The La Niña Phenomenon

December 1, 2010 | Weather

Early inhabitants along the Pacific coast observe a striking pattern in weather conditions that create unusual side-effects: too much heat or too much rain. The condition that creates a very dry weather along the east of the Pacific is called La Niña. The concept behind the name comes from the marked disparity on the effects of La Niña and El Niño. It means “the little girl” in Spanish, the female counterpart of El Niño. As the name implies, the effects are the exact opposite of the other. Trade winds in the lower layer of the atmosphere and the upwelling of the cool waters beneath the ocean are the key factors in this La Niña phenomenon. Usually, they follow a relatively fixed cycle, trade winds blowing east along the Pacific from a low altitude moving up and going back to where it started. The thermocline of warm and cool waters causes uneven surface temperature along the Pacific. Consequently, air pressure on the warm side is much lower compared to the other which has higher pressure thus maintaining the cycle.
Sometimes the upwelling of cool waters beneath the surface becomes too great producing more wind velocity to the trade winds and pushing the low pressure areas even farther. This results in small to zero rainfall to the east of the Pacific (eastern seaboard) while heavy rainfall in Australia and Asia.
Severe dry conditions of La Niña causes poor harvest on land but is compensated by a much better harvest on fish due to the upwelling of cool waters which is much favorable to marine life. On the other hand, countries to the west of the Pacific (Asian and Australian countries) experience the worst possible conditions. Aside from too much rain which is unfavorable for farming, the surface temperature is also too warm to for fishes to inhabit. Hence, the effect on the livelihood is twofold.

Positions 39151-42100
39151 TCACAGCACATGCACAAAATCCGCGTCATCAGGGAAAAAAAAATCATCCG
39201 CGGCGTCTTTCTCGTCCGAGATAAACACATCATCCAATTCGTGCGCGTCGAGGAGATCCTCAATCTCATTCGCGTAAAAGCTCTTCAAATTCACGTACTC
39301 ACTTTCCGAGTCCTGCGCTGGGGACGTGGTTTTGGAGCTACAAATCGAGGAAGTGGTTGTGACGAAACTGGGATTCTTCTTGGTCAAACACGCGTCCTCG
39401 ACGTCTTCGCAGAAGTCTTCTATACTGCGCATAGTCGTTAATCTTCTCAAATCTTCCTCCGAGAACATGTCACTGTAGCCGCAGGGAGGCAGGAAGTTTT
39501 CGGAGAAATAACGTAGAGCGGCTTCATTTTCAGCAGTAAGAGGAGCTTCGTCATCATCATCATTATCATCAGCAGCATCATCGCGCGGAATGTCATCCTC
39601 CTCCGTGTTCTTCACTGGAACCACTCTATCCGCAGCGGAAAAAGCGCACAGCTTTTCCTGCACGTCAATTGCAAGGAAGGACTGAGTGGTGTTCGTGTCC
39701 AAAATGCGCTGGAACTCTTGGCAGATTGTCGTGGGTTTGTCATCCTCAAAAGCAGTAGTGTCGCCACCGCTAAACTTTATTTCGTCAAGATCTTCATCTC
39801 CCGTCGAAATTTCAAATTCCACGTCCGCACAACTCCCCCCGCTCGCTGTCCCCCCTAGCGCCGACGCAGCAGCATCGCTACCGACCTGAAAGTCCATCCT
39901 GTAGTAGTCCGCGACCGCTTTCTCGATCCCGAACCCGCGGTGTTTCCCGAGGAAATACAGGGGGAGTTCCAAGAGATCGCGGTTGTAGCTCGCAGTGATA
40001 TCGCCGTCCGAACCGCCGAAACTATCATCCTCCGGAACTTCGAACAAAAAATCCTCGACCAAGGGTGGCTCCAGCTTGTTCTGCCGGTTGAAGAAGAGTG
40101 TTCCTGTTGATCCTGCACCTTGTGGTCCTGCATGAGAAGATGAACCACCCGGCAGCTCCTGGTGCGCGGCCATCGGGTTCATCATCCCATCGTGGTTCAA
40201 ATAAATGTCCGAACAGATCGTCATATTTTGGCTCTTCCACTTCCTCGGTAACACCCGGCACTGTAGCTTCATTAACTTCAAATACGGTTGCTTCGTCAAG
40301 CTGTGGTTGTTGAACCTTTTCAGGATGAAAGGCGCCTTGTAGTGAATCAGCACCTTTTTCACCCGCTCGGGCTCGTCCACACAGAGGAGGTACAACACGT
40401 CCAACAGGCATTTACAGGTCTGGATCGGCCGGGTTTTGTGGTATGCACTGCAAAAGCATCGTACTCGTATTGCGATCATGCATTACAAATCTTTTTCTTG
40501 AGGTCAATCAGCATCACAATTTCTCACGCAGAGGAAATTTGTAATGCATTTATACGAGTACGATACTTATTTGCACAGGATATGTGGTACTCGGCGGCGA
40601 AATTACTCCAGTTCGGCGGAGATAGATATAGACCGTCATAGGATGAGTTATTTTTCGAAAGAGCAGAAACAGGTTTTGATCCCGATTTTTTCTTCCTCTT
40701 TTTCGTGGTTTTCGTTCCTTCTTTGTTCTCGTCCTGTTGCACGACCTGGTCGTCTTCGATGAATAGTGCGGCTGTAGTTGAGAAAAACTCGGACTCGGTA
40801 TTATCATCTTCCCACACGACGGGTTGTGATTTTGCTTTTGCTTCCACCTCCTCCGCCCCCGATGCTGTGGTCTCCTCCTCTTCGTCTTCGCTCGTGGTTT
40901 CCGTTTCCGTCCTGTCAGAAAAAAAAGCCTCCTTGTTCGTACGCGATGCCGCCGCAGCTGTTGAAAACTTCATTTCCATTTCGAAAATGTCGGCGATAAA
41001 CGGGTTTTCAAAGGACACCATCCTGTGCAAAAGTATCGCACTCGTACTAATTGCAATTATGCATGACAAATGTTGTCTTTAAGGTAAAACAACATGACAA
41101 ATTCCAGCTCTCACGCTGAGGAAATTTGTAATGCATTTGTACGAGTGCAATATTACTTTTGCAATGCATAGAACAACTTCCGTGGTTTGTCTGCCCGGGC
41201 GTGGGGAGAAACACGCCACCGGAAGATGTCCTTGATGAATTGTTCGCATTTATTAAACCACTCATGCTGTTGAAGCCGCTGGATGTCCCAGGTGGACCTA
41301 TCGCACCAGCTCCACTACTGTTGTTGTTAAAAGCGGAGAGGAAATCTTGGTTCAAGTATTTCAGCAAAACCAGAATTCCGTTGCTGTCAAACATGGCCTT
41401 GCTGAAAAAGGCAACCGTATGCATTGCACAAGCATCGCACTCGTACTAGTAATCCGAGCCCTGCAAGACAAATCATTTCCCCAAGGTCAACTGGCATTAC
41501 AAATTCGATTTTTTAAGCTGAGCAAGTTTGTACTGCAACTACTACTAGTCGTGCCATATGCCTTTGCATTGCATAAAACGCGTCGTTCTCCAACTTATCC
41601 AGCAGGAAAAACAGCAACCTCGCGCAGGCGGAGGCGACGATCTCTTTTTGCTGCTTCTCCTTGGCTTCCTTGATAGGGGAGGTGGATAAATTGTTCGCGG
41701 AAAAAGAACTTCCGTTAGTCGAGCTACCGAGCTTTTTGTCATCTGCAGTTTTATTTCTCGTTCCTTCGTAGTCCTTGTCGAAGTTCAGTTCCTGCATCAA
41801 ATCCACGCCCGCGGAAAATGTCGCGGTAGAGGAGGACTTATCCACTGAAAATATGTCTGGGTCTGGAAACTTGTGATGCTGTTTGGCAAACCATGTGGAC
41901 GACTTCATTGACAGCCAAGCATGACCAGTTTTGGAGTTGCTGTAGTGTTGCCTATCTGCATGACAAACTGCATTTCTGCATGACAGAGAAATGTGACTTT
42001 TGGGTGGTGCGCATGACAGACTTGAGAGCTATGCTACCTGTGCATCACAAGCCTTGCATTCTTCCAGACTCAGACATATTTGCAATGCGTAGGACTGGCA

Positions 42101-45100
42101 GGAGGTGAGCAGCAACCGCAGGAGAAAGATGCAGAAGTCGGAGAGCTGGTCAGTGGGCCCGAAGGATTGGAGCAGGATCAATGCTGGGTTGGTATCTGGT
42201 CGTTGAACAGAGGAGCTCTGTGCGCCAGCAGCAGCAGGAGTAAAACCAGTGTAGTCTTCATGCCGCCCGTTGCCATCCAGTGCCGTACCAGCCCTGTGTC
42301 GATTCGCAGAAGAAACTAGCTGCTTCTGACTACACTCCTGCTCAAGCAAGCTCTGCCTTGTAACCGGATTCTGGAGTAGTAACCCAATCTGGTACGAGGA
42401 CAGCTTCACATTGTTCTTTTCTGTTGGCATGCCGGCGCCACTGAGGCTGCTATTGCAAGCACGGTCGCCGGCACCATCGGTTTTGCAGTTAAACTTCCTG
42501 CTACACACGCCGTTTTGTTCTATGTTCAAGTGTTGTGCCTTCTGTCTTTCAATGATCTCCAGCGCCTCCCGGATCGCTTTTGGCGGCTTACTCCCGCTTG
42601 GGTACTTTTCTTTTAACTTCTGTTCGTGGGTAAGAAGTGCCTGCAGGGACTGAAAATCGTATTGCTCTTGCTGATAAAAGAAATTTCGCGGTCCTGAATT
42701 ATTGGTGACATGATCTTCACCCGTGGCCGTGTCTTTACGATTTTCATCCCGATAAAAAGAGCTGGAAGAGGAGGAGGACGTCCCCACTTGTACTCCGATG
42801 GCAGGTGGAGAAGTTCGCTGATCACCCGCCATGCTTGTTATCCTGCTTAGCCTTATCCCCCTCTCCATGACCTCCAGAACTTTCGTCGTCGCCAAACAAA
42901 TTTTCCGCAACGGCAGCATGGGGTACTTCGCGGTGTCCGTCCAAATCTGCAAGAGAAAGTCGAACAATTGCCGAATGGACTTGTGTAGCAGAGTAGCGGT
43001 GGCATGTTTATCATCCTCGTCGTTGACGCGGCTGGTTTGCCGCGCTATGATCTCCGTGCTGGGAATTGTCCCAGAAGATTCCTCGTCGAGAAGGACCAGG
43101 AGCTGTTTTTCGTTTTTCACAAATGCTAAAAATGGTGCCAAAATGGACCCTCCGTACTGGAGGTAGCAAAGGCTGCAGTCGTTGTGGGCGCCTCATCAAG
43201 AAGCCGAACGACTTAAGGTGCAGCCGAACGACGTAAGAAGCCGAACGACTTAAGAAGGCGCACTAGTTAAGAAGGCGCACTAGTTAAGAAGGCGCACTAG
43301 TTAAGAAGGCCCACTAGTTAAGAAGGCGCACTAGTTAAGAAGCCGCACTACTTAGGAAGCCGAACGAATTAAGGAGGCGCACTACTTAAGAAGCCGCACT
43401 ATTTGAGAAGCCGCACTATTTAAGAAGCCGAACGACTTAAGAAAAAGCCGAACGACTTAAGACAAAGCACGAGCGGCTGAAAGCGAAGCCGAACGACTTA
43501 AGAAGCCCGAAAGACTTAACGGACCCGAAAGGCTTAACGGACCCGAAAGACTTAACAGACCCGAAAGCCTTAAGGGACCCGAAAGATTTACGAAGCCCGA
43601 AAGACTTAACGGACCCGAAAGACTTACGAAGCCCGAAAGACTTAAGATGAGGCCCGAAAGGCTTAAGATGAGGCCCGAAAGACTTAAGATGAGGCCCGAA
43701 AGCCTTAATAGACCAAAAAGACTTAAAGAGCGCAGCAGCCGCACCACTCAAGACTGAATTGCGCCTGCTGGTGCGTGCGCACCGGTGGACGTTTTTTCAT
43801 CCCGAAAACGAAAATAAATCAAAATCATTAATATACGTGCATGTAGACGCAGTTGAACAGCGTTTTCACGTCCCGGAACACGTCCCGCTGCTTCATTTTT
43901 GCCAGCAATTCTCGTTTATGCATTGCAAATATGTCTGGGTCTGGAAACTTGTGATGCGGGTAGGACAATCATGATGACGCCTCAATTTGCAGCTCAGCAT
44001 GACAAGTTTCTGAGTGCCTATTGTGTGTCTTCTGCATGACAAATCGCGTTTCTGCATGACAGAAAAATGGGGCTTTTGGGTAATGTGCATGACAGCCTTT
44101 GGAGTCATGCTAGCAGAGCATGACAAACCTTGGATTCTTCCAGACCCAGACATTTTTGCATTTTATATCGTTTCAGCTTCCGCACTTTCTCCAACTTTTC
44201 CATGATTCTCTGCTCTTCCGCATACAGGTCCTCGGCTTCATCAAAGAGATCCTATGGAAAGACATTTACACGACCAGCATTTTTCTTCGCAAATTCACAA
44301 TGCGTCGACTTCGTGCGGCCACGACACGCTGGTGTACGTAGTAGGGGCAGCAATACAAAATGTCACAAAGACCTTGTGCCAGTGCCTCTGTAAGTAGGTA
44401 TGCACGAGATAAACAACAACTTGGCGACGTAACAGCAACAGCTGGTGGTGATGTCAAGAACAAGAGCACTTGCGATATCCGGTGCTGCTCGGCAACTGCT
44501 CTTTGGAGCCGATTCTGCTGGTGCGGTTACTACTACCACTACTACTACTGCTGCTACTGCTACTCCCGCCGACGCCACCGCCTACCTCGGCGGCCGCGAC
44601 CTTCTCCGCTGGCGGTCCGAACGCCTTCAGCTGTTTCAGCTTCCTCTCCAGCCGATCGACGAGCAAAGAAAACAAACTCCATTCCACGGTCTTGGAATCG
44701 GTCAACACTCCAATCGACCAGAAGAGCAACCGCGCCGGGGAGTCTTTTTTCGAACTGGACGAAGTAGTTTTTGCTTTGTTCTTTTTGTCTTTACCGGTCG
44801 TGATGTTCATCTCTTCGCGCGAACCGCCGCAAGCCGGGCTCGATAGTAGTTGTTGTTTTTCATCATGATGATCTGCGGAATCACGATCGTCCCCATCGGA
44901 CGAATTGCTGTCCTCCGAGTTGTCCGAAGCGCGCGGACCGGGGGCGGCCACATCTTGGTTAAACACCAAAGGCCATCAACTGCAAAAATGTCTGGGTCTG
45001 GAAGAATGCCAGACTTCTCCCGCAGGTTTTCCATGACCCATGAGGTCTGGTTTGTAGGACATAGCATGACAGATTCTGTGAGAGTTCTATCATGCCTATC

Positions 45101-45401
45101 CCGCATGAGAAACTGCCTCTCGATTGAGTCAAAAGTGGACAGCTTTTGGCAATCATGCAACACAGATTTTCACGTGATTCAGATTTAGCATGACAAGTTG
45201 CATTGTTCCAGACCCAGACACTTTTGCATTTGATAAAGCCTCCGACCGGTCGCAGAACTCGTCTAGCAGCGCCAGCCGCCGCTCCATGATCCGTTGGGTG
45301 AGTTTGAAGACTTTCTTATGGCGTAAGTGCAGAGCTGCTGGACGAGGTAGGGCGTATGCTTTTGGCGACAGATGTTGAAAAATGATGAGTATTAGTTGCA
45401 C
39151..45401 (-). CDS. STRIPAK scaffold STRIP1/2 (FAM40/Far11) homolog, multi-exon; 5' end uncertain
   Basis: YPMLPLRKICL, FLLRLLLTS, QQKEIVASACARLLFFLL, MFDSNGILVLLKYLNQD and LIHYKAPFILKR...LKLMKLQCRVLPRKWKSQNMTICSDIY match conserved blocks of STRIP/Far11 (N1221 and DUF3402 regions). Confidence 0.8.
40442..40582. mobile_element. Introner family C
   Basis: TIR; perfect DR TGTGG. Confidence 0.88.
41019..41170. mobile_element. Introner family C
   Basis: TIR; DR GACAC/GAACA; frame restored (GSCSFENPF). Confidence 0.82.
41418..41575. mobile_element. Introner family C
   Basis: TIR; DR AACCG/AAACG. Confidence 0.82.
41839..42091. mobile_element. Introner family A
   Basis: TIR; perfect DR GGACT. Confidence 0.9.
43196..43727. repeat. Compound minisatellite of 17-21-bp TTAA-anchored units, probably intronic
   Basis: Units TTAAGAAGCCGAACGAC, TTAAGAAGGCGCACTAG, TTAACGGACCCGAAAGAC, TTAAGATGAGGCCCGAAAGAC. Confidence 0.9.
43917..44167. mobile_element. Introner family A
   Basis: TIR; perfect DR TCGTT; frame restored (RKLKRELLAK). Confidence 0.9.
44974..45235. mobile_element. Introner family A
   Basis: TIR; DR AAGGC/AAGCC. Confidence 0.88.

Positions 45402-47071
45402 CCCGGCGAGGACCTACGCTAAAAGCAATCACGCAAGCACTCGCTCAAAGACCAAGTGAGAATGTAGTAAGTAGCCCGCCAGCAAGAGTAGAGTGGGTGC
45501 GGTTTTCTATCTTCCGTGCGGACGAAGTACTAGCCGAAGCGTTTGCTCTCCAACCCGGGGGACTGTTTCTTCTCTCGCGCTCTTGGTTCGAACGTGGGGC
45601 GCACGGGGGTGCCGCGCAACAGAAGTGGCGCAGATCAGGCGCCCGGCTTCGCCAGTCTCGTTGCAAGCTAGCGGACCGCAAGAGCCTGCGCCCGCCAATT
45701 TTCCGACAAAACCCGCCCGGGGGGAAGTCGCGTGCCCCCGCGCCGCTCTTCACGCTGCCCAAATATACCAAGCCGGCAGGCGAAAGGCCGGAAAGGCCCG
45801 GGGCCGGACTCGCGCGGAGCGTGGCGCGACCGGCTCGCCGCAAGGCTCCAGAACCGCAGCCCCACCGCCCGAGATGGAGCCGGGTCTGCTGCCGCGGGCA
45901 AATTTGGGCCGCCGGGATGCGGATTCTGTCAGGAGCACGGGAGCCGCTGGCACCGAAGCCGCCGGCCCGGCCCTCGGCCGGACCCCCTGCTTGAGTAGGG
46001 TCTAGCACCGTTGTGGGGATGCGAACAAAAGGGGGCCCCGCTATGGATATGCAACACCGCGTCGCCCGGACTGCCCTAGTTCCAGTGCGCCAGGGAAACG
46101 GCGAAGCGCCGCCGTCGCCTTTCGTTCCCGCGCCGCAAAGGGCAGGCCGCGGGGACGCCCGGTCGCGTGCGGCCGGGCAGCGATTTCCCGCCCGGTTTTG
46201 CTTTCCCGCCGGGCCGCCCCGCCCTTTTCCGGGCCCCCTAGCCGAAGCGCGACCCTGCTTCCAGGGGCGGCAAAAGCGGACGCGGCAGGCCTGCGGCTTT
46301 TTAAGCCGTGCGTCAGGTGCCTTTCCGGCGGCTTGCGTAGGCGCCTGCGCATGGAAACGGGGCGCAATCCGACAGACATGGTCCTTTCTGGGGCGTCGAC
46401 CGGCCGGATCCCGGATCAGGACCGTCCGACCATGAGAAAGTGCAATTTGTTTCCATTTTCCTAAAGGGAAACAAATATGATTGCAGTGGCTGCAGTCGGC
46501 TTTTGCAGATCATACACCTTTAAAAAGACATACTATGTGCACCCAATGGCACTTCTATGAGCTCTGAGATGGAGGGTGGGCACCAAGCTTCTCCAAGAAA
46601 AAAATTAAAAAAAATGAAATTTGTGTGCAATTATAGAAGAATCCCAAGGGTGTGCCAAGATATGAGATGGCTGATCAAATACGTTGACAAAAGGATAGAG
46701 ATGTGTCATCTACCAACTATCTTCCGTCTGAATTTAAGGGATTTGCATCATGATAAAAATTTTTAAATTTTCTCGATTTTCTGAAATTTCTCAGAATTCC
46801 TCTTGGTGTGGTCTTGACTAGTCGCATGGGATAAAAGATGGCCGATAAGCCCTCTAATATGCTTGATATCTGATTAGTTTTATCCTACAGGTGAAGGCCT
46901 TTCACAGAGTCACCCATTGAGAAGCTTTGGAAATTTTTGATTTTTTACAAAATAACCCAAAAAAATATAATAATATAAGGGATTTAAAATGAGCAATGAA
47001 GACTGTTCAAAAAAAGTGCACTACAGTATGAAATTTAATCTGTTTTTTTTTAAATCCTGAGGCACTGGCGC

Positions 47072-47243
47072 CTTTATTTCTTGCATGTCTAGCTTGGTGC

El Niño and La Niña are just two sides of the same coin. The transition from every phase happens due to the oscillation of the thermocline and the consequent movement of the trade winds. As the trade winds pick up speed, due to high pressure, La Niña comes in and when the warm water sloshes out above the cold waters, the wind movement stops or reverses El Niño phenomenon occurs.

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Comments (1)

 

  1. Mehlhaff says:

    Hi and thanks for a spectacular article. I seriously like the blog and thought that I might tell you! :D Thanks a lot, Thanks a lot

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